SRI LANKA: The boycott of the courts by judges and lawyers 

The attack on the Magistrate’s Court and the High Court in Mannar, allegedly instigated by a powerful government minister, has led to a resolve by law court judges and lawyers to boycott all courts today. The Asian Human Rights Commission welcomes this decision as a very important step in the fight back against the serious undermining of the courts, the judicial independence, the role of lawyers and the very relevance of the law itself in Sri Lanka by the government for a considerable period of time. The only way forward is to fight back vigorously or otherwise legal institutions face the threat of extinction and the legal profession being into a position of irrelevance.

The Judicial Officers Association has resolved that:
(a) They will issue a press release on this
(b) Not to work on one day
(c) Move for contempt of court against the Minister

The Executive Committee of the Bar Association is meeting at 6.30pm today and is likely to adopt the same decisions as the Judicial Officers Association. The government is moving fast to prevent any actions by judges and lawyers on this and particularly to prevent any contempt of court case against the Minister.

The judges have also met the Chief Justice for her advice but information is not yet available.

The incident leading to this decision is as follows: a group of criminals allegedly sponsored by a government minister stoned the High Court and the Magistrate’s Court of Mannar in a coordinated attack yesterday. A very tense situation is reported to be taking place.

According to the information we have received, a mobile fishing hut was attacked by a group of criminals and the Magistrate directed the police to apprehend the culprits. Soon after, a government minister contacted the Magistrate hoping to discourage him from placing legal sanctions on the perpetrators of the crime. Despite his attempts, the Magistrate insisted that the legally proscribed court order be carried out. It is believed that the attack occurred in response to this decision made by the Magistrate.

The crisis the judges, lawyers and the very legal system itself are facing now is the result of a prolonged crisis beginning, particularly with the 1978 Constitution of Sri Lanka. The very purpose of this Constitution was to undermine the parliament and the judiciary and to place the executive president above the law. As a result of this Constitution all the public institutions such as the civil service, the police, the office of the Election Commissioner, the Attorney General’s Department and other commissions such as the Human Rights Commission and the National Police Commission have all lost their independence.

Today the situation has come to a point where the functioning of the judiciary has become almost impossible. The judges complain of warrants not being executed by the police. The police in turn complain of being brought under the thumbs of politicians and therefore being unable to enforce the law. The people, in turn, complain that there is complicity between the police and the criminals and the criminals and the politicians.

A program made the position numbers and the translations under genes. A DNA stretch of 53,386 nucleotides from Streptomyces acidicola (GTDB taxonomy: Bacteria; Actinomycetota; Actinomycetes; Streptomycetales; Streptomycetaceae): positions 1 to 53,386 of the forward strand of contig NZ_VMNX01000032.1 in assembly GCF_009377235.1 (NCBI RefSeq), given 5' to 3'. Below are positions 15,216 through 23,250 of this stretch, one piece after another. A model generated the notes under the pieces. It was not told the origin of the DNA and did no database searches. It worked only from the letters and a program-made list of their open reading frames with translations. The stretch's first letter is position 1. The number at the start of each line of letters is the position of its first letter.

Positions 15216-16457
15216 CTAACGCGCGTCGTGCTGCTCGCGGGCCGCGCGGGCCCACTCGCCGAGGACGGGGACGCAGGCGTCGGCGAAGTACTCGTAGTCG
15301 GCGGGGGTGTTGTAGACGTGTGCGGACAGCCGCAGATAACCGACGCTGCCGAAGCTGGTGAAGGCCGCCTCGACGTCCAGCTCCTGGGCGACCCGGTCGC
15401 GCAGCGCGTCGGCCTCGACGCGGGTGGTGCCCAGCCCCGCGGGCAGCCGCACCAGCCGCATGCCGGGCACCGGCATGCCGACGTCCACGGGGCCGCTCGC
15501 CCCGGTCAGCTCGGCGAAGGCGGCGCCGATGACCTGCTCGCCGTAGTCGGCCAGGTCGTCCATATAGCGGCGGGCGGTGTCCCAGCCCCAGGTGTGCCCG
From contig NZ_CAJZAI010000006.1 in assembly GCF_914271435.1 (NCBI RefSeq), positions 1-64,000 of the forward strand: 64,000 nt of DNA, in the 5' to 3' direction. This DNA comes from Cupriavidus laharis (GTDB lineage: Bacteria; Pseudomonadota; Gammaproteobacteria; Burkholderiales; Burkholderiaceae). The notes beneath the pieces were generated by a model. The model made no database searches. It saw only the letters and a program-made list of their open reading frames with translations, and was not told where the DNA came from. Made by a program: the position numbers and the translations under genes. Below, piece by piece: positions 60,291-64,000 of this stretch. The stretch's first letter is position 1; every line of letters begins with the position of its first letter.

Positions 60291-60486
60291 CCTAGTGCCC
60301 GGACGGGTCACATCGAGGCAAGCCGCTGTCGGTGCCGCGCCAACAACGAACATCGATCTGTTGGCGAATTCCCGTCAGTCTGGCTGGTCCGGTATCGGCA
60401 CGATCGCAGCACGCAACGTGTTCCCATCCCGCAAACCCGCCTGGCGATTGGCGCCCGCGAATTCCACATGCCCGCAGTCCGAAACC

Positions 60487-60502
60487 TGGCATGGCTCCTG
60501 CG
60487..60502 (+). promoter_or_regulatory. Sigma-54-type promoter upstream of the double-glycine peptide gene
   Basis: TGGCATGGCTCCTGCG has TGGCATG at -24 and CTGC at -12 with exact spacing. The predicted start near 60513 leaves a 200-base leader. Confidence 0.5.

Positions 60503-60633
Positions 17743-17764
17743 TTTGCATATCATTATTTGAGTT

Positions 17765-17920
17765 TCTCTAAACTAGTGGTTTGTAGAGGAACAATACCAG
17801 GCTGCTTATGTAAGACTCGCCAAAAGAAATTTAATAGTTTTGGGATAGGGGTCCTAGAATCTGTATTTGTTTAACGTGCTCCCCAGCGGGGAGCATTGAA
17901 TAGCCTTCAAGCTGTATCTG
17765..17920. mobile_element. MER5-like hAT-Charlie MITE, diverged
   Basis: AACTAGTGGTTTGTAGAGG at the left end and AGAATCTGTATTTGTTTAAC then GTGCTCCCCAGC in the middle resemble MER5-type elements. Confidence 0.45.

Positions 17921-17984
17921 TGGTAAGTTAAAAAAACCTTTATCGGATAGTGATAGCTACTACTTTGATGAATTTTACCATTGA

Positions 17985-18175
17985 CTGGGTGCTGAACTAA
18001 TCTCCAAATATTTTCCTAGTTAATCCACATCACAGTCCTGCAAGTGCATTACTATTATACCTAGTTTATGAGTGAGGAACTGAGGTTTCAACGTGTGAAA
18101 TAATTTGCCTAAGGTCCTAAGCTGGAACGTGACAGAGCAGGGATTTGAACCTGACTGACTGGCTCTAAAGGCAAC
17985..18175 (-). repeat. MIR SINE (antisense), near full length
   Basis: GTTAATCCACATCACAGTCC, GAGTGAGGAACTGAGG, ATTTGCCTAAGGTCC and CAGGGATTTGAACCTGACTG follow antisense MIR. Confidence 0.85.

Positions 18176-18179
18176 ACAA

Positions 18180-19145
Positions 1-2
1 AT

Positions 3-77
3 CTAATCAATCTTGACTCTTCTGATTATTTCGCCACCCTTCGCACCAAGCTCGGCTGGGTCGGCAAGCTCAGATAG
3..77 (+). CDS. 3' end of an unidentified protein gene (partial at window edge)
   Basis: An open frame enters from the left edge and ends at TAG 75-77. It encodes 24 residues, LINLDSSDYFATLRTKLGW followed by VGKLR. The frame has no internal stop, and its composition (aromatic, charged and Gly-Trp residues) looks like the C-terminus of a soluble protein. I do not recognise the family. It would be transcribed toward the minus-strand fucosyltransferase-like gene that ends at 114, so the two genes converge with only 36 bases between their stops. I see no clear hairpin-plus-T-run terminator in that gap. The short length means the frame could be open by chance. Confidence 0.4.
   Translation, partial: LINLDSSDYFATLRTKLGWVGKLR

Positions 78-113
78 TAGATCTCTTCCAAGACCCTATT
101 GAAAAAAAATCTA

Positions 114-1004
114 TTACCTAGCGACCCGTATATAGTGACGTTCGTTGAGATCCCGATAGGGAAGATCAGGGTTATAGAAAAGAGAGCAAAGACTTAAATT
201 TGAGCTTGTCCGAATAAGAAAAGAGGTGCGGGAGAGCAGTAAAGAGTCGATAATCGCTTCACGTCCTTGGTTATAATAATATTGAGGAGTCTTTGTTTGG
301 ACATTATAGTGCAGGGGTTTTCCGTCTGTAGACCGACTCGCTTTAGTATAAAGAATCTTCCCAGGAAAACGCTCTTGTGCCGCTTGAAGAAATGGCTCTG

As a consequence of the judiciary being undermined the legal profession has lost much of its fighting capacity and relevance. Many lawyers openly complain of how their role is being increasingly ignored in the legal process.

Under these circumstances a fight by the judges and lawyers is long overdue. In fact, there were instances when the lower court judges came close to striking and due to unfortunate miscalculations this decision was avoided. Once such occasion was when in the 80s stones were thrown at some of the houses of Supreme Court judges. On that occasion it was reported that the lower court judges met and came to a unanimous decision to strike in protest. Unfortunately one well meaning senior judge discouraged this action stating that it may not be appropriate for judges to go on strike and that the Supreme Court would look after its own problem. Though well meaning, this senior judge failed to understand the political importance of protest when faced with direct assaults on the judiciary by the executive. Has this strike taken place the history of Sri Lanka in general and particularly the situation of the independence of the judiciary and the legal profession would have been different to what it is now. The failure to act when the action was imperative has led to the present day crisis of the law in Sri Lanka.

The Asian Human Rights Commission has drawn attention to the crisis in the law in Sri Lanka for several years now. For further information please see: Gyges’ Ring – The 1978 Constitution of Sri Lanka and Sri Lanka-Impunity, Criminal Justice & Human Rights. We hope that even at this late stage the judges and lawyers will fight back with the view to save the legal system and that civil society and the media will support them.

Document Type : Statement
Document ID : AHRC-STM-145-2012
Countries : Sri Lanka,
Issues : Administration of justice,